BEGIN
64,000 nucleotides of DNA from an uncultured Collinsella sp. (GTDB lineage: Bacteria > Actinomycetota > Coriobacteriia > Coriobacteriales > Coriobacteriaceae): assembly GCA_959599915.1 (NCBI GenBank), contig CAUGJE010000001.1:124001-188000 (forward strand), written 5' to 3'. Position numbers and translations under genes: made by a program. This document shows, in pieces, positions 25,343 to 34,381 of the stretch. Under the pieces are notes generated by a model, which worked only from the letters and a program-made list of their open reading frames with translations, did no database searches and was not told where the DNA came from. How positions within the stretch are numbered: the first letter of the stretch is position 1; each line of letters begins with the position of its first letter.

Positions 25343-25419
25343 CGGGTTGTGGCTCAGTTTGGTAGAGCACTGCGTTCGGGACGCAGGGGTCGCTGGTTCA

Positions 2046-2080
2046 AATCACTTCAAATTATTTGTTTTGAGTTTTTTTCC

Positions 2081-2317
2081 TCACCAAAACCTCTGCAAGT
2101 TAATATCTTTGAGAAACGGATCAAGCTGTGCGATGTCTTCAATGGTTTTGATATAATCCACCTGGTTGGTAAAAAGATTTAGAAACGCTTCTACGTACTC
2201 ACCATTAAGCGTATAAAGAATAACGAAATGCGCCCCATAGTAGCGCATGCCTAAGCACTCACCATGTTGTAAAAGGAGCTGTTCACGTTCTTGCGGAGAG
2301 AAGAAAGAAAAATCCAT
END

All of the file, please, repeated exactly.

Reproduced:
64,000 nucleotides of DNA from an uncultured Collinsella sp. (GTDB lineage: Bacteria > Actinomycetota > Coriobacteriia > Coriobacteriales > Coriobacteriaceae): assembly GCA_959599915.1 (NCBI GenBank), contig CAUGJE010000001.1:124001-188000 (forward strand), written 5' to 3'. Position numbers and translations under genes: made by a program. This document shows, in pieces, positions 25,343 to 34,381 of the stretch. Under the pieces are notes generated by a model, which worked only from the letters and a program-made list of their open reading frames with translations, did no database searches and was not told where the DNA came from. How positions within the stretch are numbered: the first letter of the stretch is position 1; each line of letters begins with the position of its first letter.

Positions 25343-25419
25343 CGGGTTGTGGCTCAGTTTGGTAGAGCACTGCGTTCGGGACGCAGGGGTCGCTGGTTCA

Positions 2046-2080
2046 AATCACTTCAAATTATTTGTTTTGAGTTTTTTTCC

Positions 2081-2317
2081 TCACCAAAACCTCTGCAAGT
2101 TAATATCTTTGAGAAACGGATCAAGCTGTGCGATGTCTTCAATGGTTTTGATATAATCCACCTGGTTGGTAAAAAGATTTAGAAACGCTTCTACGTACTC
2201 ACCATTAAGCGTATAAAGAATAACGAAATGCGCCCCATAGTAGCGCATGCCTAAGCACTCACCATGTTGTAAAAGGAGCTGTTCACGTTCTTGCGGAGAG
2301 AAGAAAGAAAAATCCAT